This week Shady Grove sheltered homeless women through CARITAS. It was not an easy week – our church volunteers had several crises they had to deal with. But I want to suggest to you that we are never more the church that God lays out for us in the second chapter of Acts than during weeks like this last: when poor and rich – yes, we are rich – sleep and eat and work together under the same roof; when we who have houses obscenely bigger and more comfortable than anyone needs open our home to the homeless; when black Baptists and white United Methodists work together to serve God’s needy children. Now, I challenge you to take this Pentecostal vision for ministry to the next step: it’s safe and comfortable for us to come in two weeks a year and house homeless people in a gymnasium and then send them on their way. When are we going to deal with a lifestyle and economy that allows our neighbors to be out of work and out of hope and out of housing, while we plan our next trip to our vacation houses, or remodel our kitchens because we don’t like the cabinets, or buy our sixteen year olds their own cars so we won’t have to compromise our schedules to accommodate them? Ray Buchanan and Ken Horne, who founded the Society of St. Andrew, have been preaching for thirty years that there’s plenty of food in the world – the problem is that it’s unequally distributed. There’s plenty of money and work and housing and love in the world, too, but you’d never know it from our frenzy to buy the next thing no one needs.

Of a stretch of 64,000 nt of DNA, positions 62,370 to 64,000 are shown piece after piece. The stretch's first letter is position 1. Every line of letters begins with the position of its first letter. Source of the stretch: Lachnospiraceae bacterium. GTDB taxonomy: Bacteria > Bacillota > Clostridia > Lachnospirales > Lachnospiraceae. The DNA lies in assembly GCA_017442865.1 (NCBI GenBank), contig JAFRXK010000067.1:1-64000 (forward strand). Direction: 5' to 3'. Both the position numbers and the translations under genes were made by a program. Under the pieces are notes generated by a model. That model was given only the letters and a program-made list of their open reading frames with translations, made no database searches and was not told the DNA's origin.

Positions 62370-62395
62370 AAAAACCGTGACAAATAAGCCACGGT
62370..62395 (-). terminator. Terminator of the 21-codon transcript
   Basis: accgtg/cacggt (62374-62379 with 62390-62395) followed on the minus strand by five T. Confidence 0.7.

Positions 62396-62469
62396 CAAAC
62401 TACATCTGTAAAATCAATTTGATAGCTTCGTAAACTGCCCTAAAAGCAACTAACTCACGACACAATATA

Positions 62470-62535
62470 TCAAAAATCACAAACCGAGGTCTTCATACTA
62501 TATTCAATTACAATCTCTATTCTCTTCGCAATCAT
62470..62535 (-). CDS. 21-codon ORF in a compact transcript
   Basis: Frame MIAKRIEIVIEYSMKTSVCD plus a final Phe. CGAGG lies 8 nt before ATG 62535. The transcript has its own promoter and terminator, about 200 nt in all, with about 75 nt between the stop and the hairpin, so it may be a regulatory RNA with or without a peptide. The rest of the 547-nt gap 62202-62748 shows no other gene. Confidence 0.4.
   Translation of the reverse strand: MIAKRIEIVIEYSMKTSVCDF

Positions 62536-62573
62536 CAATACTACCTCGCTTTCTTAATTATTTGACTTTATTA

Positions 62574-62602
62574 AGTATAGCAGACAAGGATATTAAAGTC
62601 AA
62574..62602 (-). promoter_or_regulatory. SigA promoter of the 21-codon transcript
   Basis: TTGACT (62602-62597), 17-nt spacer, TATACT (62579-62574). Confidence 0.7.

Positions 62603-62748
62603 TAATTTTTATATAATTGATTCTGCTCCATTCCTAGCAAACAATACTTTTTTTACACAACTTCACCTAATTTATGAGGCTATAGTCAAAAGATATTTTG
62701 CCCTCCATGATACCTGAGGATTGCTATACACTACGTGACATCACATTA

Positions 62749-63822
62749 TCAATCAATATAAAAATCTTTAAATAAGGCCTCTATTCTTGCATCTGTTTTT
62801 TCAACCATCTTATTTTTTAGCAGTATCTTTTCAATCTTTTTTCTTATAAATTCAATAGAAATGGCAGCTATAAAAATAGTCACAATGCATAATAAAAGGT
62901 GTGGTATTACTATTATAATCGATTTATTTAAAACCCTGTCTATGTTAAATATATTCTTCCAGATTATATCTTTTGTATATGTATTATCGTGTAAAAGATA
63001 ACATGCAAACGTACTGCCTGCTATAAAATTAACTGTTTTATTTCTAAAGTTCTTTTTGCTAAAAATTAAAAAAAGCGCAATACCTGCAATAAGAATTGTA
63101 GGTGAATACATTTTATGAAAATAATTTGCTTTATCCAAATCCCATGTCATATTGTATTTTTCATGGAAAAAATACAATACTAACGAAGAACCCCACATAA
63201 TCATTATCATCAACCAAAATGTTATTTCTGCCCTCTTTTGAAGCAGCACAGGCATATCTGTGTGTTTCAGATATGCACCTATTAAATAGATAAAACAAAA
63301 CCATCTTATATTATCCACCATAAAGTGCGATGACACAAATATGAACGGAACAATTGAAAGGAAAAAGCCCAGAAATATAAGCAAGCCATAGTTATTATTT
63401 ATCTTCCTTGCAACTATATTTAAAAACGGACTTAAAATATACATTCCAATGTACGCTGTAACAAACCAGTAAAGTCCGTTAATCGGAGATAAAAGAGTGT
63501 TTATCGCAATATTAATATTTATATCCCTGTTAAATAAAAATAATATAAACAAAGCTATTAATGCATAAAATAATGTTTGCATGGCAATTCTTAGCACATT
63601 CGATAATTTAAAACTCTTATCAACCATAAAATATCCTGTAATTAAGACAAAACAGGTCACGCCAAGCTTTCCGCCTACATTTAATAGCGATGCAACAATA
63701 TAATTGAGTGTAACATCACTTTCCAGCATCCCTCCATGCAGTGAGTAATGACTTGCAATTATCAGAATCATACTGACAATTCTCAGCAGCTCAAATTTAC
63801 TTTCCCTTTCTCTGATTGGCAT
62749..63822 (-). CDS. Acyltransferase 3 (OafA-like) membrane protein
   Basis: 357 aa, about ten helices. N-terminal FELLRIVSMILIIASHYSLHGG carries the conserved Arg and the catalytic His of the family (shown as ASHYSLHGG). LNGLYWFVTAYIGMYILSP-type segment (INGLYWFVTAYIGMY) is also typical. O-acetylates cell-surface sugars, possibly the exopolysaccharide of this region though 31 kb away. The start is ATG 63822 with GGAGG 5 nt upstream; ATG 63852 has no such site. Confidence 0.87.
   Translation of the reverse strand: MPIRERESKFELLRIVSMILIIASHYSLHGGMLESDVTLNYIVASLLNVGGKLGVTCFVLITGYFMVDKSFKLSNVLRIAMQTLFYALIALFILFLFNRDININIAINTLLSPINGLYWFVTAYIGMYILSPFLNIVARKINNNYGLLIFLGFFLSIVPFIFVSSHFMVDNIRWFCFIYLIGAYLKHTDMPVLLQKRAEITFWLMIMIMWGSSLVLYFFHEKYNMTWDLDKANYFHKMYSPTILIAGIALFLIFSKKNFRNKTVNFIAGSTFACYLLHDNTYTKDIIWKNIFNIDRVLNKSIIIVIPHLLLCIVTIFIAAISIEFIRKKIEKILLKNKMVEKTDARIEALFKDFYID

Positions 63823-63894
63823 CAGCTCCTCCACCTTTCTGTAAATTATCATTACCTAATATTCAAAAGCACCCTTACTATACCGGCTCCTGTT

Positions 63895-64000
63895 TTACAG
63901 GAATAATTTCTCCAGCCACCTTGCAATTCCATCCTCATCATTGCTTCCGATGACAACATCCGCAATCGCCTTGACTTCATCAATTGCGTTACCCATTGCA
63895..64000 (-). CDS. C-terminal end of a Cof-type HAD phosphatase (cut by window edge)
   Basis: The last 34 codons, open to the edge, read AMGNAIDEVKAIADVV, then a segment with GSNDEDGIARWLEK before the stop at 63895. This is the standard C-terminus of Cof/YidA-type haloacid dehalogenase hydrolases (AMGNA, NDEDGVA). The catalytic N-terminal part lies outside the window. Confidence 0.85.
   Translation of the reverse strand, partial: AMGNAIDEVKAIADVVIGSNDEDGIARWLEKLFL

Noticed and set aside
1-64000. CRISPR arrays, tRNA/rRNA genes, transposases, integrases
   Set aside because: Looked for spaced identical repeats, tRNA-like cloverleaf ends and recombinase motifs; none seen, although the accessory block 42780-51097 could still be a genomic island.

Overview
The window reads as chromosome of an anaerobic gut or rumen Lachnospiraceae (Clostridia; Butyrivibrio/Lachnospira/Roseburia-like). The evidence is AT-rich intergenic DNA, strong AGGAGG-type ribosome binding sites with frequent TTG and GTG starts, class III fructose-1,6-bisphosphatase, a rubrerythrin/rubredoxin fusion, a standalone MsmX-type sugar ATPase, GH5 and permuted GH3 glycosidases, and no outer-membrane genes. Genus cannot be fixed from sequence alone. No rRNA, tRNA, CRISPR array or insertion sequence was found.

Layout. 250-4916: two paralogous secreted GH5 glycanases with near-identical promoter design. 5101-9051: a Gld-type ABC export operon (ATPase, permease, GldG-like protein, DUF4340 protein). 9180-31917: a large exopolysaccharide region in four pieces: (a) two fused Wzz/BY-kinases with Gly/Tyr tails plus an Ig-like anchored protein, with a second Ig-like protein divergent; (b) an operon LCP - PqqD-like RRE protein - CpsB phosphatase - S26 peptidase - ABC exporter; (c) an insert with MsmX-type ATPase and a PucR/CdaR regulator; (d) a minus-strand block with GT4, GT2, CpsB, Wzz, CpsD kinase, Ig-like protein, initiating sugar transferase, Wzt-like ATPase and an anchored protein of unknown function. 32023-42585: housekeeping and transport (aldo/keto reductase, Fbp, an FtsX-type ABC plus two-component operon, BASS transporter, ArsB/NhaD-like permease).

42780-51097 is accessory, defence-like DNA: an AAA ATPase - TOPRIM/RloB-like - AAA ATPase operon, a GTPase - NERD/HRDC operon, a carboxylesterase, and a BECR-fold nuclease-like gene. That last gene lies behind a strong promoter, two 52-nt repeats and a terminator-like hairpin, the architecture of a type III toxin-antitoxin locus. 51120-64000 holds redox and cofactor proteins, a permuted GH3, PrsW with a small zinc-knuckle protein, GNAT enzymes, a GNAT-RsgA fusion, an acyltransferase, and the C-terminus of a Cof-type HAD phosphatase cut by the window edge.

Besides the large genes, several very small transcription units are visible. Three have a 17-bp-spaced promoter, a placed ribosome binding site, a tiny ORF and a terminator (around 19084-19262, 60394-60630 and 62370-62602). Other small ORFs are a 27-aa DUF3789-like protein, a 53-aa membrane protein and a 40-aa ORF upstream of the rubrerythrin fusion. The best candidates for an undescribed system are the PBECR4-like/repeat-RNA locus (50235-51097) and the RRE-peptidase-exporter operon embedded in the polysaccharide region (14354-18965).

The Pentecostal vision is of God’s Spirit poured out on all flesh, so all who call on the name of the Lord can be saved. God’s Spirit descends to break down all the barriers between people – to straighten the highways, level the mountains, and fill in the valleys, so all can see the glory of God. What are you willing to do, this Pentecost, to break down the walls? Do you want to be a part of something bigger than you can imagine – of a cosmic chorus that rejects the false and death-dealing priorities of a world hell-bent on consuming to the last drop? Or do you want to hide behind your walls like a Selfish Giant, protecting what was never yours to begin with?
At age fifteen, I was overwhelmed with realizing I was part of something ever so much bigger than I had imagined. But since then, I’ve come to realize God has called us to a family beyond all time and space and economy and intellect: God is pouring out the Holy Spirit on all flesh, to unite us to see visions and dream dreams of a world in which all the barriers have come tumbling down.
Now, isn’t that something worth dying – and living – for?